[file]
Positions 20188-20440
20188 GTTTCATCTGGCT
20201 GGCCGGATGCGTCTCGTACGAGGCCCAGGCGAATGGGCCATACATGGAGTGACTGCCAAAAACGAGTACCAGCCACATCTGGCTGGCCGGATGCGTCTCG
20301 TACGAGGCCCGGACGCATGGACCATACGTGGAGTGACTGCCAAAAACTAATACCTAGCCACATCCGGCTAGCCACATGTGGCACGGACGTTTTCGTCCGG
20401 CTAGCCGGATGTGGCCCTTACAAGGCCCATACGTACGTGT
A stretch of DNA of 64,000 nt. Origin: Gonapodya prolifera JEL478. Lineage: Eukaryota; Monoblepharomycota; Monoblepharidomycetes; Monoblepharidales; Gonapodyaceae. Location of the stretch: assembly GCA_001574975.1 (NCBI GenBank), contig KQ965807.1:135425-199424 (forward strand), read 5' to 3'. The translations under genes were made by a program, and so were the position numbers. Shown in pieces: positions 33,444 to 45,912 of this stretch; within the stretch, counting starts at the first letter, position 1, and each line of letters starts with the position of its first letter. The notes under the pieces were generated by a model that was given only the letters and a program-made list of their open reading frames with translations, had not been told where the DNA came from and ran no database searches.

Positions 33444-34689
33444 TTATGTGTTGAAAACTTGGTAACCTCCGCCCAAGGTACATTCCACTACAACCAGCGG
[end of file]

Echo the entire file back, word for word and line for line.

Positions 20188-20440
20188 GTTTCATCTGGCT
20201 GGCCGGATGCGTCTCGTACGAGGCCCAGGCGAATGGGCCATACATGGAGTGACTGCCAAAAACGAGTACCAGCCACATCTGGCTGGCCGGATGCGTCTCG
20301 TACGAGGCCCGGACGCATGGACCATACGTGGAGTGACTGCCAAAAACTAATACCTAGCCACATCCGGCTAGCCACATGTGGCACGGACGTTTTCGTCCGG
20401 CTAGCCGGATGTGGCCCTTACAAGGCCCATACGTACGTGT
A stretch of DNA of 64,000 nt. Origin: Gonapodya prolifera JEL478. Lineage: Eukaryota; Monoblepharomycota; Monoblepharidomycetes; Monoblepharidales; Gonapodyaceae. Location of the stretch: assembly GCA_001574975.1 (NCBI GenBank), contig KQ965807.1:135425-199424 (forward strand), read 5' to 3'. The translations under genes were made by a program, and so were the position numbers. Shown in pieces: positions 33,444 to 45,912 of this stretch; within the stretch, counting starts at the first letter, position 1, and each line of letters starts with the position of its first letter. The notes under the pieces were generated by a model that was given only the letters and a program-made list of their open reading frames with translations, had not been told where the DNA came from and ran no database searches.

Positions 33444-34689
33444 TTATGTGTTGAAAACTTGGTAACCTCCGCCCAAGGTACATTCCACTACAACCAGCGG